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A Business and Its Beliefs : The Ideas That Helped Build IBM Hardcover – Facsimile, May 15, 2003
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About the Author
Thomas J. Watson Jr. joined IBM as a salesman in 1937, and rose to become president, CEO, and chairman of the board by the late 1950s.
He was also an influential member of the President's Advisory Committee on Labor-Management Policy.
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There's very little discussion of technology here - that's what IBM prints journals for. Instead this is about people, culture, and building a company that sees itself as something more than a mere profit-generating machine.
The three beliefs themselves are:
- Respect for the individual
- Striving to have the best customer service of any company in the world
- Pursuing all tasks with the idea that they can be accomplished in a superior fashion
They're very simple, but each feeds and enables the next and they all fit together in a way that gave IBM a strong organizational identity and IBMers a great sense of pride in being part of that organization.
These core beliefs were eventually watered down, growing in number and diminishing in impact. Most significantly, the point of "respect for the individual" was dropped - something which didn't go without notice within IBM. And Big Blue, while still a major player in the tech industry, isn't what it once was.
The loss of these beliefs, both on paper and in practice has spurred an exodus of IBM's best talent as we realized how many other places were more like the IBM in this book than today's IBM could claim to be. Even still, the cultural identity Watson Jr. promoted within IBM and recorded in this book has stuck with most of of us as something worth holding on to.
It's also interesting to read the last chapter of this book about the social responsibilities of a business (and of the people made wealthy by those businesses) which, while written in 1963, feels incredibly relevant today. In a nutshell, the book concludes with a promotion of a lot of ideas you'd more expect from an OWS activist than a billionaire CEO - and manages to do so convincingly and without the slightest sense of irony.
-Treat everyone with Respect.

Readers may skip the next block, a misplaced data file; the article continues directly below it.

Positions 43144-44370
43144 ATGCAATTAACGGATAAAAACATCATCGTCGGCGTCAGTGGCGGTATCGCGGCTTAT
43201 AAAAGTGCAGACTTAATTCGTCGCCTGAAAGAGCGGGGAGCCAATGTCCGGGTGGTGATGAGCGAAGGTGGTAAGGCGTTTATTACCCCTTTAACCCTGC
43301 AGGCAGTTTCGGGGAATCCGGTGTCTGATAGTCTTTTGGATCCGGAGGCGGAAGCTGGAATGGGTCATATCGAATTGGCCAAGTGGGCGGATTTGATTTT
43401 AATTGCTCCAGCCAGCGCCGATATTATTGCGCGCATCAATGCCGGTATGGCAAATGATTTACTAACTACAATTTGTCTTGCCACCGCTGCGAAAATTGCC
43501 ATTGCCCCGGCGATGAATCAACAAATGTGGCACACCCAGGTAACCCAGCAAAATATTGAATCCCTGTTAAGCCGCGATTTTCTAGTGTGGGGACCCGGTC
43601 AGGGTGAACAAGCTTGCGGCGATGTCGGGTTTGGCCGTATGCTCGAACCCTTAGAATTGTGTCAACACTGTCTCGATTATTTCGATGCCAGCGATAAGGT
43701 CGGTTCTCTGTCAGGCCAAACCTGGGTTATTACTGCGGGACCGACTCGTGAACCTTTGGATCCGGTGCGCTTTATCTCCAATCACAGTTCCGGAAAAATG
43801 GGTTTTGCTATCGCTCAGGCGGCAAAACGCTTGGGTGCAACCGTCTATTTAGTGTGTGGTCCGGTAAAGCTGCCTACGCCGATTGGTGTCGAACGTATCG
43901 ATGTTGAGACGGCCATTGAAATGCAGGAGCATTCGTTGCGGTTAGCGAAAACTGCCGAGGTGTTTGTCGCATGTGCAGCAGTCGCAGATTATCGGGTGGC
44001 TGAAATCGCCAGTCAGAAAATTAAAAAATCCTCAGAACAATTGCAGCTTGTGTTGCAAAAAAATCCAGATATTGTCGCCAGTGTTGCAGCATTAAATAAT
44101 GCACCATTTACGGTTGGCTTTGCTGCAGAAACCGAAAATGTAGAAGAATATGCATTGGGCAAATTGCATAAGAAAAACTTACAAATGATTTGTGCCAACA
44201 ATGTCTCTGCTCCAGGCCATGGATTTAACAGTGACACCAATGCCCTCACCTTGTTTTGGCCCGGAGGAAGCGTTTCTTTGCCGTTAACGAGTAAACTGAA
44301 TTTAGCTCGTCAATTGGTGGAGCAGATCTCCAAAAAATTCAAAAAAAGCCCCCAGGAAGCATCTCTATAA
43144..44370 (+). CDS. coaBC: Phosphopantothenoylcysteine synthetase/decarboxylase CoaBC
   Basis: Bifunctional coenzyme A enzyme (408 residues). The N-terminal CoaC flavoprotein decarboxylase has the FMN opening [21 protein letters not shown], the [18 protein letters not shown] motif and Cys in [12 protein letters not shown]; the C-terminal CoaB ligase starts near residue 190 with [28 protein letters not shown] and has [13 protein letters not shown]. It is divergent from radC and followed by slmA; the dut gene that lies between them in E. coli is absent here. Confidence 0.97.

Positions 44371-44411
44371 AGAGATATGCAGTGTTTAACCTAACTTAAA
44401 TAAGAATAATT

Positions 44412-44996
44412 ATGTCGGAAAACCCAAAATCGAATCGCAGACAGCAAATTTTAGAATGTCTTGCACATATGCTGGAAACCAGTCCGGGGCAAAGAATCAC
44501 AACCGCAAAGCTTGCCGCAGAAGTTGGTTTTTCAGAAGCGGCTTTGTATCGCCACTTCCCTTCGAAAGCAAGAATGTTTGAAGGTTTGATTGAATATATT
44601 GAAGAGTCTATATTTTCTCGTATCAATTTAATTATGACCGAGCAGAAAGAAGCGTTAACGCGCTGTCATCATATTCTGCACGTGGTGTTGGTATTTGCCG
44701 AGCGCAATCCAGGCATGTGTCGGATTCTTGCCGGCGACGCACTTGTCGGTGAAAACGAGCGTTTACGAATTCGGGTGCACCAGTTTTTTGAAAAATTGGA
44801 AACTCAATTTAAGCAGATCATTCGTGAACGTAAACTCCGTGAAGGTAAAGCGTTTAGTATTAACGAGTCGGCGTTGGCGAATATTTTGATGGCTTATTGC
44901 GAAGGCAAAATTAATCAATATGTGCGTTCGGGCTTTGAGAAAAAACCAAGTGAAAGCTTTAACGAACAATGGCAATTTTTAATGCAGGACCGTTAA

-Provide the Best Possible Custmer Service.
-Perform all tasks in an Excellent Manor.
All I can say is our world would be a petter place.
" During his leadership, IBM grew from a medium-sized business to one of the dozen largest industrial corporations in the world. When Mr. Watson became CEO in 1956, IBM employed 72,500 people and had a gross income of $892 million. When he stepped down in 1971, employees numbered more than 270,000 and gross revenue was $8.3 billion. Fortune magazine once called him "the greatest capitalist who ever lived."
It is a great book, though I initially had misgivings getting the book. Are the principles of 1963 applicable today? When I looked at the Amazon site, it was ranked 433,861 in sales, and I would be the first to review it. Uhmmmm... If I had not been so enamored by his story by another book, "Father , Son & Company" which he co-authored with Peter Petre, I would not have bought this one.
Notwithstanding, I will not hesitate to say it is still one of the most important book in building the foundation of a great corporation, much akin to the principles in the bestseller book "Built to Last" by Jim Collins (#31 in Amazon list) . Only it is less sensational, but written by a True Blue practitioner who can really claim to the saying, been there, done that. With plethoras of business books proliferating, it is important to see, before believing, that the authors recommendations match his accomplishments. Or else, there will always be the question -- if he knows the stock market so well, why is he writing the book instead of investing in Wall Street?
It is one of those rare books, that is as relevant today as it was published over 40 years ago. According to Watson in laying the foundation on the importance of beliefs ( we call it now VISION) , "
"the basic philosphy, spirit and drive of an organization have far more to do with its relative achievements than do technological or economic resources, organization structure, innovation or timing. All these things weigh heavily in success. Buthey are, I think, transcended byhow strongly the people believe in its basic precepts and how faitfully they carry them out."
What are these basic precepts? He outlined three:
- have respect for the individual
- give the best company service of any company in the world.
- pursue all tasks with the idea that they can be accomplished in a superior fashion
He says, " The relationship between man and the customer, their mutual trust, the importance of reputation, the idea of putting the customer first -- all these things, if carried out wth real conviction by a company can make a great deal of difference in its destiny."
He is a great man, and it is a great book, if only to review what we may have forgotten in our haste to accomplish our everyday tasks. He is a great manager, but the one thing that will always put him in my all time list of great people will be an incident when he refused a higher salary and bonuses from a grateful board saying his pay was already enough, and he said something that I hope I will always remember in my own quest for fulfillment and happiness --- " I do not want to be a pig. "
by wilson ng